Slightly movable joints are also known as cartilaginous joints or amphiarthrosis joints. These types of joints are formed by bones that are connected by cartilage. The joints are only slightly movable and cannot rotate or move freely.
Joints can be classified on the basis of structure or function. Structural classification deals with the manner in which the bones are connected, while functional classification has to do with the range of motion that a joint allows.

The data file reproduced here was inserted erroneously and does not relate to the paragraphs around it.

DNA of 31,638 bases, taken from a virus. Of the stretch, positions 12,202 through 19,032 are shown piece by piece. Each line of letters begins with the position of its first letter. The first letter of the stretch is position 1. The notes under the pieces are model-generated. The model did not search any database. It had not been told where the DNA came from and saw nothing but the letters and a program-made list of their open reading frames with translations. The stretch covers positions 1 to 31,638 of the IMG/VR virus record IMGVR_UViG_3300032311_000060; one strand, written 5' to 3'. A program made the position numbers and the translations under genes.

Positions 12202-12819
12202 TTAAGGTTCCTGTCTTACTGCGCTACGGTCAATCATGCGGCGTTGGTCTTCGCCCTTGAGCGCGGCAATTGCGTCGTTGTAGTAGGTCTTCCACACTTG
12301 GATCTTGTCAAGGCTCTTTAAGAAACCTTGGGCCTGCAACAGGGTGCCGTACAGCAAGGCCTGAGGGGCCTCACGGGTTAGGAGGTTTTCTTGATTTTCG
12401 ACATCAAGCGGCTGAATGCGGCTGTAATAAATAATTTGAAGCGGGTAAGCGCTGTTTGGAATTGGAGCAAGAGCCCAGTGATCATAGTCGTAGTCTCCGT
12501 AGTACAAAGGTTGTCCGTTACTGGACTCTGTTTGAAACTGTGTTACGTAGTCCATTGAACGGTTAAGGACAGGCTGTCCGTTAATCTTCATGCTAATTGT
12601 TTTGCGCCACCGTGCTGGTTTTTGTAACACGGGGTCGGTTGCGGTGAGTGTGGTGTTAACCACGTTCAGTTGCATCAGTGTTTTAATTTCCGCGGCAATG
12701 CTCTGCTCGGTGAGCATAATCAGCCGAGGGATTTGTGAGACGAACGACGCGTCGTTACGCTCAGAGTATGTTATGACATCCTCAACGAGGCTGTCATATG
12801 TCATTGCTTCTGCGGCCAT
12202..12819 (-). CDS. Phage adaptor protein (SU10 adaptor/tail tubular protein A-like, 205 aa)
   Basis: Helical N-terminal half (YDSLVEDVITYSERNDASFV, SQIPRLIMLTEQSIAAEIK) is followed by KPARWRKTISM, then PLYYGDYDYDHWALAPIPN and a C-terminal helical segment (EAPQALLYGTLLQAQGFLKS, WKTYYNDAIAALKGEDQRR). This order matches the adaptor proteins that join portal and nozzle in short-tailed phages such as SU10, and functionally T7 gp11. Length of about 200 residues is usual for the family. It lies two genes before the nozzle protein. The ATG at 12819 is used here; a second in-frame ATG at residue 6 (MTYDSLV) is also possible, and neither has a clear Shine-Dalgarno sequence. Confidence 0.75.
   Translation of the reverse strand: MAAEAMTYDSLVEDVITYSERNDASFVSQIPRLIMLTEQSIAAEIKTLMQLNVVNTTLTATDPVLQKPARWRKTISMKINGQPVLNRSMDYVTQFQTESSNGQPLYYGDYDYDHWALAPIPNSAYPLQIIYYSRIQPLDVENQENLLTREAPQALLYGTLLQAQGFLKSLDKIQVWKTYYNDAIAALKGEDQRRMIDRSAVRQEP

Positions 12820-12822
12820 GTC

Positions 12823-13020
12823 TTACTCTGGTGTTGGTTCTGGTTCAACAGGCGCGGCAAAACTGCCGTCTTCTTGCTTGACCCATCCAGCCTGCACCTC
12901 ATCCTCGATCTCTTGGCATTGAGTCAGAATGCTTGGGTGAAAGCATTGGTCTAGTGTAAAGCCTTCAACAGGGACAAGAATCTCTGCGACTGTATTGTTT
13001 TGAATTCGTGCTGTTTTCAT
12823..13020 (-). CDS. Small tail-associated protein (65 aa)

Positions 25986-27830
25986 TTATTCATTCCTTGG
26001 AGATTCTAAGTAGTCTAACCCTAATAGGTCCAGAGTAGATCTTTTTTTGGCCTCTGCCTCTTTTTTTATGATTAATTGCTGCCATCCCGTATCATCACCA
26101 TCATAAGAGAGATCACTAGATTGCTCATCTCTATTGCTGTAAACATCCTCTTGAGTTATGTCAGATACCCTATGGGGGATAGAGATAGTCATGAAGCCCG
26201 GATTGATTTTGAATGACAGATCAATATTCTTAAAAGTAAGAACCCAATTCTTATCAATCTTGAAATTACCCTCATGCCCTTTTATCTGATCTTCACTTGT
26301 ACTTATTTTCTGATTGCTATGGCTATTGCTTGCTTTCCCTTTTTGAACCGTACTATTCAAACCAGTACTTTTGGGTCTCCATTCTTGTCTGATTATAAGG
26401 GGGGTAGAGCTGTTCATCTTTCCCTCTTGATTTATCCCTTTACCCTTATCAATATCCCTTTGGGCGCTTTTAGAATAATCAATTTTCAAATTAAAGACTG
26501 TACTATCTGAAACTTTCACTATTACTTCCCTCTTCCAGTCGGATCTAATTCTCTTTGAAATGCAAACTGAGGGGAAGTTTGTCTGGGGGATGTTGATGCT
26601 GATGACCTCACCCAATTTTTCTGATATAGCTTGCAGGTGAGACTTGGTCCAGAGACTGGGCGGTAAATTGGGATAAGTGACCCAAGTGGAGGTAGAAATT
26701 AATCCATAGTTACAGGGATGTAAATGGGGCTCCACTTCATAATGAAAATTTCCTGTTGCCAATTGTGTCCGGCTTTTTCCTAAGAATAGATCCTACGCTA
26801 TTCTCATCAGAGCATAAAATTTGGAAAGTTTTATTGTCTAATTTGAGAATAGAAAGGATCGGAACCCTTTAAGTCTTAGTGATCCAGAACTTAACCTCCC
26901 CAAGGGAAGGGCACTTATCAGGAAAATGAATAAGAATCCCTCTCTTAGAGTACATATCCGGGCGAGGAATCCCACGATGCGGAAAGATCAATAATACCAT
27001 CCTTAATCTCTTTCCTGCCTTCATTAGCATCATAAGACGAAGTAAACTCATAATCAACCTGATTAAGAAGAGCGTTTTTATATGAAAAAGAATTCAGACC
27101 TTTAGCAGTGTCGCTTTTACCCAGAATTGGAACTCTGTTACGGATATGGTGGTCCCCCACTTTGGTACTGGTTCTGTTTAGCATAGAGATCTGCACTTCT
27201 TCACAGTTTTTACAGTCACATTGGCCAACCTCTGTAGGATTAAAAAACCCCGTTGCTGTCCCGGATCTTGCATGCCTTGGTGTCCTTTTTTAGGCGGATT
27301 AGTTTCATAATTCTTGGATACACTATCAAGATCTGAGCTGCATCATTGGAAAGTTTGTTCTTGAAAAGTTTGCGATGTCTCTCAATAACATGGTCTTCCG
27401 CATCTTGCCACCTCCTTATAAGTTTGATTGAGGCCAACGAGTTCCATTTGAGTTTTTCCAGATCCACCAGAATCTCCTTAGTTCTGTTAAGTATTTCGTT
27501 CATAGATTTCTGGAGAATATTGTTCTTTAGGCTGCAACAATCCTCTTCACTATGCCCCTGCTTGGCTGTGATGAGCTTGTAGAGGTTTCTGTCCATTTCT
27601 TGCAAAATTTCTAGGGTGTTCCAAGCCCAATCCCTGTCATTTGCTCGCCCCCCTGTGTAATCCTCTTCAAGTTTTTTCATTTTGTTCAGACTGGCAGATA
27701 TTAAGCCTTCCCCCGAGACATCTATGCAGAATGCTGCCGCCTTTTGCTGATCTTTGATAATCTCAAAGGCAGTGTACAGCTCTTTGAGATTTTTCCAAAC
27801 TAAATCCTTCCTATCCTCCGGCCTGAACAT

Amphiarthrosis is a functional joint class. The other two are synarthrosis, which allows for restricted or no mobility, and diarthrosis, which permits free mobility.
Slightly movable joints form when two bones come together with a small piece of cartilage in between them. Examples of slightly movable joints include the joints between each vertebrae in the spine. The vertebrae surround intervertebral discs, which are cartilage formations. Other examples of slightly movable joints include the symphysis pubis and the sacroiliac joints, which are both located in the pelvis. In the human body there are also immovable joints and freely movable joints.